Server Fault is a question and answer site for system and network administrators. Join them; it only takes a minute:

Sign up
Here's how it works:
  1. Anybody can ask a question
  2. Anybody can answer
  3. The best answers are voted up and rise to the top

Is it possible to configure a service to run as a group and add users to that group on Windows XP?

I need the service to have the permissions of the users in that group so that they can logonn, authenticate and access their files. It is something along the lines of Linux where a user can use a service it that services is running as a group the user belongs to.

Windows allows a service to run a user, but I need to be a group. Does builtin security principals have a way to have users added to it.

share|improve this question
up vote 2 down vote accepted

You can't run a service as a group - it must be a user account.

Having said that, giving your requirements, it would seem that you could create a service user account and make that account a member of the group. This would allow the service to run with the same security contex as any other member of the group.

share|improve this answer
Does this means that the group acquires the permissions of the users added to it, ie their combined permissions, or does logging as the user give the permissions by combining the user's permissions with the group's permissions? – vfclists Apr 30 '11 at 8:56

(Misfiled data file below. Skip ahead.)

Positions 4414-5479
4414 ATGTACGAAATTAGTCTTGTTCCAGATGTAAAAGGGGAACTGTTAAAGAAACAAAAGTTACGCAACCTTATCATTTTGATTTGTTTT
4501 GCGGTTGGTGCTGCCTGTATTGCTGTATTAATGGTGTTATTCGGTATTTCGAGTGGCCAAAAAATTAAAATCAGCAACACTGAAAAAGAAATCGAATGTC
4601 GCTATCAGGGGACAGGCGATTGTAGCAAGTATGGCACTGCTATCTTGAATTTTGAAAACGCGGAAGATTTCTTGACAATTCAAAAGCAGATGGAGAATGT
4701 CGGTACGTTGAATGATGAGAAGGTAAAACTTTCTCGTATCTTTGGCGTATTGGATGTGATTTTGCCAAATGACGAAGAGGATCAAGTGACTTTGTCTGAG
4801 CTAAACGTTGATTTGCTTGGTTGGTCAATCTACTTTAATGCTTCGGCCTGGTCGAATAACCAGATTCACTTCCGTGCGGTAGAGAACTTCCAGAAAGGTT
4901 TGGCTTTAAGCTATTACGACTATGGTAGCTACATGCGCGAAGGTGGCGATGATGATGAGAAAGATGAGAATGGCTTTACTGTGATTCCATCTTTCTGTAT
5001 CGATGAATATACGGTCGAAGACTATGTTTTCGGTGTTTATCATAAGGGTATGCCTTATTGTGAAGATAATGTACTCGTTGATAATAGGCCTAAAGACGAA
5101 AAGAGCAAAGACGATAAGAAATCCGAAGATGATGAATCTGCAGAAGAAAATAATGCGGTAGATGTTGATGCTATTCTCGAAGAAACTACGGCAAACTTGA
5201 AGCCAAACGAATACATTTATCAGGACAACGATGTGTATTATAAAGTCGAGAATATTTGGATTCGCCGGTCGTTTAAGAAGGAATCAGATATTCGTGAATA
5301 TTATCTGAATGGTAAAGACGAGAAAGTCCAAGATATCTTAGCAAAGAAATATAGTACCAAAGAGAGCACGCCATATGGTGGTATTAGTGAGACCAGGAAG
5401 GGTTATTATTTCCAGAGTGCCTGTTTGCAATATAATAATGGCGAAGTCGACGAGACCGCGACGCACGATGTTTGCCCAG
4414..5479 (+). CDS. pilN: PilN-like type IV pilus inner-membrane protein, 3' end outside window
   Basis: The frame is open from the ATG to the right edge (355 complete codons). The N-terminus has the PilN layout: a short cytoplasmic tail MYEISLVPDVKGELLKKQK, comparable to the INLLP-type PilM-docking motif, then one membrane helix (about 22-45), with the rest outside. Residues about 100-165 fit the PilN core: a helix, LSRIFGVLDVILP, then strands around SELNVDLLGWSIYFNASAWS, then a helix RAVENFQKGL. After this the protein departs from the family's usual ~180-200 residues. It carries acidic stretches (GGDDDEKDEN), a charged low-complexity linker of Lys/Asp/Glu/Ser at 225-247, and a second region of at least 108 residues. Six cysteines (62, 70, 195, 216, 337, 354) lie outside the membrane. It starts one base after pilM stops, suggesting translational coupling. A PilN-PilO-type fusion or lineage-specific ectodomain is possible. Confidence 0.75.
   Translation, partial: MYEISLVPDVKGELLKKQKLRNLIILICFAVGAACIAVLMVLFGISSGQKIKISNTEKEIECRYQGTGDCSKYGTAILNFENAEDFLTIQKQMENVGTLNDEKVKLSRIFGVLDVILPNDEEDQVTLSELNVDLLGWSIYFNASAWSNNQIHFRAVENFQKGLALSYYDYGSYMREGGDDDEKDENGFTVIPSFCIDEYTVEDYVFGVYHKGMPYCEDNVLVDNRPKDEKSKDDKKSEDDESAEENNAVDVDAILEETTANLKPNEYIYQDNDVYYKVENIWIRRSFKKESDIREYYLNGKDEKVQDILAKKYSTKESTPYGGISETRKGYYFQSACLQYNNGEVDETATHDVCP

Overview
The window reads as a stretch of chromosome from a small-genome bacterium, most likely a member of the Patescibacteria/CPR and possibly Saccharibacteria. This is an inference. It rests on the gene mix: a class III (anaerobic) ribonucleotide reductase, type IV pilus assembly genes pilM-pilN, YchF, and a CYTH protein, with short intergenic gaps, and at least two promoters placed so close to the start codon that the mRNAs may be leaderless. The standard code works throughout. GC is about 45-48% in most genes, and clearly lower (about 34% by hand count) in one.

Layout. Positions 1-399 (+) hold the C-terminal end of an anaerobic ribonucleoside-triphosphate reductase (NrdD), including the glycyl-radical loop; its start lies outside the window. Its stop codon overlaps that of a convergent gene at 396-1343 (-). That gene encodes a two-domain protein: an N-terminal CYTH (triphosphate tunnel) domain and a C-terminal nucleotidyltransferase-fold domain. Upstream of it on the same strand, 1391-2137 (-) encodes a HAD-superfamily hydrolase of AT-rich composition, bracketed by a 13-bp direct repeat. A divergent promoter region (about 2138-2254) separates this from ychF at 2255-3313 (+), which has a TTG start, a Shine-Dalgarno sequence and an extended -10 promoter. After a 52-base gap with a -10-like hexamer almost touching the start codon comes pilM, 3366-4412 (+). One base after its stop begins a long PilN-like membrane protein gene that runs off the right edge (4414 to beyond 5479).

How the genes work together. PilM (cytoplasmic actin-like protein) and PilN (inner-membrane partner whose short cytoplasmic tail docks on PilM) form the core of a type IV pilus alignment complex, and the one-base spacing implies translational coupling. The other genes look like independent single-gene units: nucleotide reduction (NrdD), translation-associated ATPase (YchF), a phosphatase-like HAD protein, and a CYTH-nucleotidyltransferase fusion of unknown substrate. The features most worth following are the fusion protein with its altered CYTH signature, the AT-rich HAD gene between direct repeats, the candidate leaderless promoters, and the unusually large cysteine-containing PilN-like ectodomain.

No, you actually have it backwards, the group does not get the combined permissions of all users. Instead the Users get the combinded permisions of all groups they are a member of. Think of of it like this -- you assign certain permissions to the group object, such as permissions on a specfic folder. You do this INSTEAD of giving specific users permissions on this folder. Then you add users to the group. Now any user that is a member of the group has the groups permissions and thus the permissions on the folder that you gave the group. Permissions should typically always be assigned to groups – Richard West Apr 30 '11 at 18:22
<continued> and not to users. Then users should be assigned into a group. This makes understanding who has excatly what permissions much more manageable. When you add new users it's easy to make sure they have the necessary permissions to do there job because you can assign them to the proper groups according to their job functions. They can later be removed from groups just as easy if their job role changes. – Richard West Apr 30 '11 at 18:24

No a service can not be set to run as a group. It has to be set to run as a user. You can set the service to interact with the logged on session, which should cause the service to run under the users credentials. I believe this requires some special handling within the service.

If you need something which always runs under the context of the logged on user, then I'd recommend making it an app which runs hidden, and adding it to the startup group for all users. This way it starts and stops when users log in and out.

share|improve this answer

Your Answer


By posting your answer, you agree to the privacy policy and terms of service.

Not the answer you're looking for? Browse other questions tagged or ask your own question.